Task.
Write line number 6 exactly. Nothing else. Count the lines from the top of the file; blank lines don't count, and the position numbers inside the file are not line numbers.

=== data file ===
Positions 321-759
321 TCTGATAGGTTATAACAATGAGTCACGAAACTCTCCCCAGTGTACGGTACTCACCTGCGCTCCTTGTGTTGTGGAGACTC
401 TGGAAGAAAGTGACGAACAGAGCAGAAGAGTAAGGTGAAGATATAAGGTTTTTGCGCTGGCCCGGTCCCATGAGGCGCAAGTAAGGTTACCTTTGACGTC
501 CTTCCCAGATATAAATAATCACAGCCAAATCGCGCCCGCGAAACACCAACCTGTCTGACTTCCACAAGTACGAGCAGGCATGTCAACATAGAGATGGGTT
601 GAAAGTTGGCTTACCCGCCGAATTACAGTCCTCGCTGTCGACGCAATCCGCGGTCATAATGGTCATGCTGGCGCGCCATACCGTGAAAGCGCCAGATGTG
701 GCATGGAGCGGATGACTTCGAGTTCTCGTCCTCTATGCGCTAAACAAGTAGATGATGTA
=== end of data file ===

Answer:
701 GCATGGAGCGGATGACTTCGAGTTCTCGTCCTCTATGCGCTAAACAAGTAGATGATGTA